Sustainable Seafood Strides
Sustainable seafood is no flash in the frying pan. All across the United States, supermarket operators and the companies that supply them are rolling out stringent programs to ensure that the product they offer green-minded consumers is as eco-friendly as possible.
Aiding the retailers in their fishy endeavors are several well-regarded nonprofit certification organizations that work with trading partners to encourage sustainable fishing and sourcing practices.
Minneapolis-based Target Corp. made big waves in October when it pledged to sell only sustainable, traceable fresh and frozen seafood products by 2015 as a result of a partnership with Santa Cruz, Calif.-based FishWise.
Springfield, Mass.-based Big Y also recently adopted the Marine Stewardship Council’s (MSC) chain of custody certification for its fresh seafood counters. The London-based council’s distinctive blue ecolabel now appears in the retailer’s fresh seafood cases to help customers identify MSC-certified wild-caught product. Big Y sources almost all of its fresh seafood from New Bedford, Mass.-based North Coast Seafood.
At fellow New England supermarket operator Shaw’s, a Supervalu-owned banner based in West Bridgewater, Mass., the MSC also certifies fresh case product. Additionally, the chain carries fresh items verified through the Gulf of Maine Research Institute (GMRI), a nonprofit marine science center in Portland. Shaw’s was the first New England-based retailer to carry fresh product certified by the MSC. The grocer worked closely with both organizations, as well as North Coast Seafood, the chain’s exclusive seafood supplier, to develop the program, which debuted in September.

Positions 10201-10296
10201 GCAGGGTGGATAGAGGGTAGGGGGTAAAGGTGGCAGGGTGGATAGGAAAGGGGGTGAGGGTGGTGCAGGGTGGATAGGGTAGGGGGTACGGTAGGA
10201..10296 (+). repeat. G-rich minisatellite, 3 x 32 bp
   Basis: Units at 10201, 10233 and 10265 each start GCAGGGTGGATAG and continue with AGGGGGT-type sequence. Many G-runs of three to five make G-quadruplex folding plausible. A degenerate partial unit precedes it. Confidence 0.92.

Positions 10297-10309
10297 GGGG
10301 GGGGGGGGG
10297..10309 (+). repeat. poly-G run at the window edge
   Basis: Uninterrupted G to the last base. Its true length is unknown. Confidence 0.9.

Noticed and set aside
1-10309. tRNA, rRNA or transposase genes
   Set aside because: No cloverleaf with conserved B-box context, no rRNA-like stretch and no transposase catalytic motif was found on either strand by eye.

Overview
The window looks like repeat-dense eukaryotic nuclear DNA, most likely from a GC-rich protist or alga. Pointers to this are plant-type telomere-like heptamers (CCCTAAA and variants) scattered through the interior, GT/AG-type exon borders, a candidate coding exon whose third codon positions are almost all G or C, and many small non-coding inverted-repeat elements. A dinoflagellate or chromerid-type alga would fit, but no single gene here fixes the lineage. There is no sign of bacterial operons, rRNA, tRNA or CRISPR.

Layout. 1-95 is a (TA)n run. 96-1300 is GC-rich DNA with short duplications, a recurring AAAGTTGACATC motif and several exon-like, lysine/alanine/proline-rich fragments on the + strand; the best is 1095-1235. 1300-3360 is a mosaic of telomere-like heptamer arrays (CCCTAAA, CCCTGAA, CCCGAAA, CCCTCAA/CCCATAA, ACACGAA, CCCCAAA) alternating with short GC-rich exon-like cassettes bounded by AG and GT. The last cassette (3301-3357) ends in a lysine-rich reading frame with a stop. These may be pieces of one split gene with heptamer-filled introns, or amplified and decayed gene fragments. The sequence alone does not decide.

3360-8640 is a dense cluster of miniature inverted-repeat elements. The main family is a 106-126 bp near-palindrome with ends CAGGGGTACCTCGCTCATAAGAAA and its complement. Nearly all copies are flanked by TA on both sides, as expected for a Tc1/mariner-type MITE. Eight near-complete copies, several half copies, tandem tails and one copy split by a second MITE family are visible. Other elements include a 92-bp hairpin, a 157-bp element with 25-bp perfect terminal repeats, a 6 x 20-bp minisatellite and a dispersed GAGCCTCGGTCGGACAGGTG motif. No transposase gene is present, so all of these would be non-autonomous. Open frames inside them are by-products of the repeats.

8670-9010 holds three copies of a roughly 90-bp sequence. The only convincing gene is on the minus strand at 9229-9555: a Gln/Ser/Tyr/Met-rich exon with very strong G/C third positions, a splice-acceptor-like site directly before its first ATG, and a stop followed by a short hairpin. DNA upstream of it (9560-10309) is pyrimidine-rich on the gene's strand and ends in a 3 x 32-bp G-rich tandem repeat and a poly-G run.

Keeping up the Good Work
According to an October progress update from Cincinnati-based Kroger, the grocer is on track to meet its sustainable seafood goals within the next three years.
Kroger has teamed with the World Wildlife Fund (WWF), a leading Washington-based conservation organization, to develop the company’s strategy for responsibly sourced seafood. The company is committed to sourcing 100 percent of the top 20 wild-caught species from fisheries that are MSC-certified, in MSC full assessment or engaged in a WWF fishery improvement project by the year 2015. Today, 65 percent of Kroger’s top 20 wild-caught fresh and frozen species are sourced from fisheries meeting these standards.
Kroger additionally works with the Best Aquaculture Practices program of the St. Louis-based Global Aquaculture Alliance to ensure that the farmed seafood its stores sell meets strict sustainability standards.
Also in October, the grocer introduced a campaign to educate customers and associates about the importance of sustainable seafood practices, corresponding with National Seafood Month. The campaign included in-store stanchion and countertop signs and brochures, and an updated sustainable seafood section of the company’s sustainability website.
Part of a sustainable seafood commitment is offering new items that generate excitement and live up to exacting environmental imperatives. Products carried by Wegmans Food Markets and online grocer FreshDirect are doing just that.
Mediterranean fish species bronzini and orata are brought to Rochester, N.Y.-based Wegmans within 24 hours of harvest, as a result of a partnership the grocery chain formed with Local Ocean. The New York-based company has pioneered environmentally sensitive ways to raise premium fish while conserving water, minimizing waste and reducing fuel dependence.
And in late September, Verlasso, a brand and trademark of AquaChile that bills itself as “the world’s first provider of harmoniously raised fish,” launched its premium salmon (above) with Long Island City, N.Y.-based FreshDirect, the first U.S. retailer to offer the omega-3-rich product, which is raised in the pristine waters of southern Patagonia.